Seville is the Andalucian capital and a flamboyant, charismatic, ever-evolving metropolis founded, according to myth, 3000 years ago by the Greek god Hercules. It is a hotbed for flamenco dance, especially in the Triana neighborhood. The city is known for its ornate Alcázar castle complex, built during the Moorish Almohad dynasty, and its 18th-century Plaza de Toros de la Real Maestranza bullring.
The massive Gothic cathedral is the site of Christopher Columbus’s tomb and a famous minaret turned belltower, the Giralda. Drenched for most of the year in spirit-enriching sunlight, Seville is of course famous for its dizzying array of fruits, its famous oranges without mentioning the serranito, the city’s signature sandwich.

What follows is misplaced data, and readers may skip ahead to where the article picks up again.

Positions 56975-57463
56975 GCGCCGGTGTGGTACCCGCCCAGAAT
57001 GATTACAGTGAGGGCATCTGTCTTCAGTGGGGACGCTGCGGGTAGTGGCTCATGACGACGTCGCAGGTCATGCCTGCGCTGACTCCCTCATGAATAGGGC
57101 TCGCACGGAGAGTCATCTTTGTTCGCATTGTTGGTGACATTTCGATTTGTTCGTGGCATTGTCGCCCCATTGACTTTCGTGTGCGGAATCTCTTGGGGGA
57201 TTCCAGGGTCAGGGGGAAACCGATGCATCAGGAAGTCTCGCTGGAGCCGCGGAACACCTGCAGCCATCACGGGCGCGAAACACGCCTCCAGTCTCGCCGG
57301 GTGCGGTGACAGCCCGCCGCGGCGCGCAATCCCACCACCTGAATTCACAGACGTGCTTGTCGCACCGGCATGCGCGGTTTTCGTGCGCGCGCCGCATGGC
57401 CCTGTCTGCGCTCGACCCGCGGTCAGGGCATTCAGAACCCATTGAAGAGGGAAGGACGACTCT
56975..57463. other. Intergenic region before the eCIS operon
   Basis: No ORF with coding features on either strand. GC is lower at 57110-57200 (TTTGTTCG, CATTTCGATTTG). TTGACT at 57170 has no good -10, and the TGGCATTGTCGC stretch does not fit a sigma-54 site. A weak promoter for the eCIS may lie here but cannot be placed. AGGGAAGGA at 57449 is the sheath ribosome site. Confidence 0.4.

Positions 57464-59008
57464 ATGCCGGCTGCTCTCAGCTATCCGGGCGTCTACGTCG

Like all great cities, Seville has historical layers. Roman ruins testify the settlement’s earliest face, memories of the Moorish era flicker like medieval engravings in the Santa Cruz quarter, while the riverside Arenal reeks of lost colonial glory. Seville is truly were west meets African culture and they meld together, to create a unique city. There is in contrast the amazing Guggenheim museum that is an awe inspiring man-made mountain fashioned from a contorted concoction of titanium, limestone and glass.